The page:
The free fall portion of the registration process is then performed. To accomplish this in the preferred embodiment, the vacuum is released such that the bimorphs fall into their positions in contact with the edge 60. Because the fulcrums 69 are hemispherical in shape and because the rounded surfaces face the surface 21, during the free fall into registered position, any cant of the shutter edge 62 at an angle to the Y axis may be eliminated during the fall. To ensure that the shutter edge 62 is parallel to the Y axis prior to setting of the glue drops on the surface 21, an alignment tool having flexible projecting fingers 89 is used. This tool is brought close enough to the edges 62 of the bimorph such that one finger 89 comes into contact with each bimorph shutter edge 62. The flexible fingers 89 are elastic but somewhat malleable so that each finger may be aligned with the center line of the bimorph to which it corresponds. Each finger is elastic enough to apply a slight downward pressure in the direction of the negative Z axis to the edge 62. Because the edge 60 is parallel to the Y axis, the slight downward pressure will force the edge 62 to register itself parallel to edge 60 and to the Y axis. The resultant structure is then exposed to ultraviolet light to set the glue drops on the surface 21, thereby mechanically securing the fulcrum 69 in registered position. These latter two steps of applying slight downward pressure and then exposing the glue drops to ultraviolet light are symbolized by blocks 89 and 91 in FIG. 7.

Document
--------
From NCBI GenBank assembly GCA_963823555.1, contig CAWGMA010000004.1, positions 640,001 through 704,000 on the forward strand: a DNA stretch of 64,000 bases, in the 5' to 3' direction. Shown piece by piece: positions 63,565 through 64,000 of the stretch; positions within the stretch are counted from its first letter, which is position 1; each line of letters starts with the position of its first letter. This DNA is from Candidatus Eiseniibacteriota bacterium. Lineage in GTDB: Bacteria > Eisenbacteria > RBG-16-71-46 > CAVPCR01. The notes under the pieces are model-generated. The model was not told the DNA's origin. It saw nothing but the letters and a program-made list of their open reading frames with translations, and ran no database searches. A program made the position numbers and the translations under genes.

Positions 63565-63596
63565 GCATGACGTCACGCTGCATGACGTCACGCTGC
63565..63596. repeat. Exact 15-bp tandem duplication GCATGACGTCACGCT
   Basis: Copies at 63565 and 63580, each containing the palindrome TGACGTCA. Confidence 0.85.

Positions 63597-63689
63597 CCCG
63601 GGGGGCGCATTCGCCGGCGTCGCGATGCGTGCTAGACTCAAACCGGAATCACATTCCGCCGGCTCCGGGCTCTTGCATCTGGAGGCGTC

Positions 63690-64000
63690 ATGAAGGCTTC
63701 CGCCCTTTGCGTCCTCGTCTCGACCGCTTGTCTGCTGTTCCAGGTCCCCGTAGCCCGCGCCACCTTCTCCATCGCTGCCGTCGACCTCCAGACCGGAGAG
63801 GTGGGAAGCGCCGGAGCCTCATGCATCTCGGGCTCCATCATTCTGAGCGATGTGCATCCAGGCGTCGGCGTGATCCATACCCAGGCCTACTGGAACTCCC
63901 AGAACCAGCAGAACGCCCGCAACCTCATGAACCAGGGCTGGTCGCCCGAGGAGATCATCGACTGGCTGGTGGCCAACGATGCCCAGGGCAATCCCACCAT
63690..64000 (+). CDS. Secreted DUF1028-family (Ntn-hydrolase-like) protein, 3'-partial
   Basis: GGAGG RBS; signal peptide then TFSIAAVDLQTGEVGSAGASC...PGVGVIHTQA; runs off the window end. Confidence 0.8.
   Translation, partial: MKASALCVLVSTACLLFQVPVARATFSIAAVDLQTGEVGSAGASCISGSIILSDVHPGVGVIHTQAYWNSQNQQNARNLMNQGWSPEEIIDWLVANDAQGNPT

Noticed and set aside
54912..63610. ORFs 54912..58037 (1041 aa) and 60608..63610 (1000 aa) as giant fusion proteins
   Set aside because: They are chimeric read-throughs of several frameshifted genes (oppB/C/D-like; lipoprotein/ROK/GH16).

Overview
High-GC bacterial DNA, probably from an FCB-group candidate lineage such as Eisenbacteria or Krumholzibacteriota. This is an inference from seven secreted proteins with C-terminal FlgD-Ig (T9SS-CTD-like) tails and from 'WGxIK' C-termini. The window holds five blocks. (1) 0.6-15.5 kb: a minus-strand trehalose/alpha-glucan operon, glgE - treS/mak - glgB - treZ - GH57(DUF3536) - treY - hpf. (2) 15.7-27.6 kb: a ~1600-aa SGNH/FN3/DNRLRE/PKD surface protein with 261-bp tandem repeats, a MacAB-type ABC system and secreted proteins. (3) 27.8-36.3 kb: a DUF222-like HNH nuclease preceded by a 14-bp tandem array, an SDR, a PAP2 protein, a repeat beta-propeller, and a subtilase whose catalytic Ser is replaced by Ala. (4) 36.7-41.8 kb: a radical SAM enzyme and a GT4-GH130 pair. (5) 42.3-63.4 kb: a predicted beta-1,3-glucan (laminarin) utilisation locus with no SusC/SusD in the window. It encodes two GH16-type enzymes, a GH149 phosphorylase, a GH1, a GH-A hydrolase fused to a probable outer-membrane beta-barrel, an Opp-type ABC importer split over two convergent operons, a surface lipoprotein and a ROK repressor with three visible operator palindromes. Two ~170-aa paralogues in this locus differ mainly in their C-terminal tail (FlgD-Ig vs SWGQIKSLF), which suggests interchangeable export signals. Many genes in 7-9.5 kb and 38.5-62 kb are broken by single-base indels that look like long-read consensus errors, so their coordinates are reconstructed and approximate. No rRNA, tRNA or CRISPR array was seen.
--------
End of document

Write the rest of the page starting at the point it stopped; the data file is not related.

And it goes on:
Note that the process of free fall registration allows each bimorph to settle to a registered position without imposing stresses on the bimorph film in the registration process itself. If such prestresses were fixed into the bimorphs during the registration process and the glue drops on the surface 21 were then set with each bimorph having different prestress loads, each bimorph would respond differently to the same input signal, i.e., each bimorph would begin to open at a slightly different voltage. This would cause undesirable variation from one pixel to another for a uniform input signal. The registration process is important, as is the elimination of as much unintended prestress as possible in the bimorph structure so as to insure that all the bimorphs begin to open at approximately the same voltage. That is, all the bimorphs in a particular application should start their upward movement to withdraw the shutter 26 from the gap 24 at approximately the same voltage.
Some mechanical prestressing of the bimorphs is desirable, because bimorphs exhibit a phenomenon known as elastic lag. The effect of this property is to distort the response of the bimorph when driven by a pulse-width modulated electrical signal. This distortion takes the form of a D.C. bias which is introduced into the optical response of the bimorph gate. In order to avoid this problem and to insure repeatability in the response, mechanical prestressing of the bimorphs is necessary.
The elastic lag which causes this problem is the result of the properties of the bimorph film. When the bimorph is subjected to a voltage to cause it to bend upward, the shutter 26 will be removed from the gap 24. When this voltage is released, the bimorph straightens out and simultaneously, the shutter end 62 begins to fall so as to lower the shutter 26 back into the gap 24. However, as the bimorph straightens out, it does not return in a continuous fashion to the registered state shown in FIG. 6. Instead, the bimorph straightens out to a point somewhere above the registered position, i.e., some point in the positive Z direction above edge 60. From that point, the rate of descent of the bimorph changes to a much slower rate due to the effect of elastic lag. Since this adversely affects the amount of time needed to "close" the bimorph such that the shutter completely occludes the light path, the elastic lag shows up as a D.C. bias in the optical response of the bimorph gate.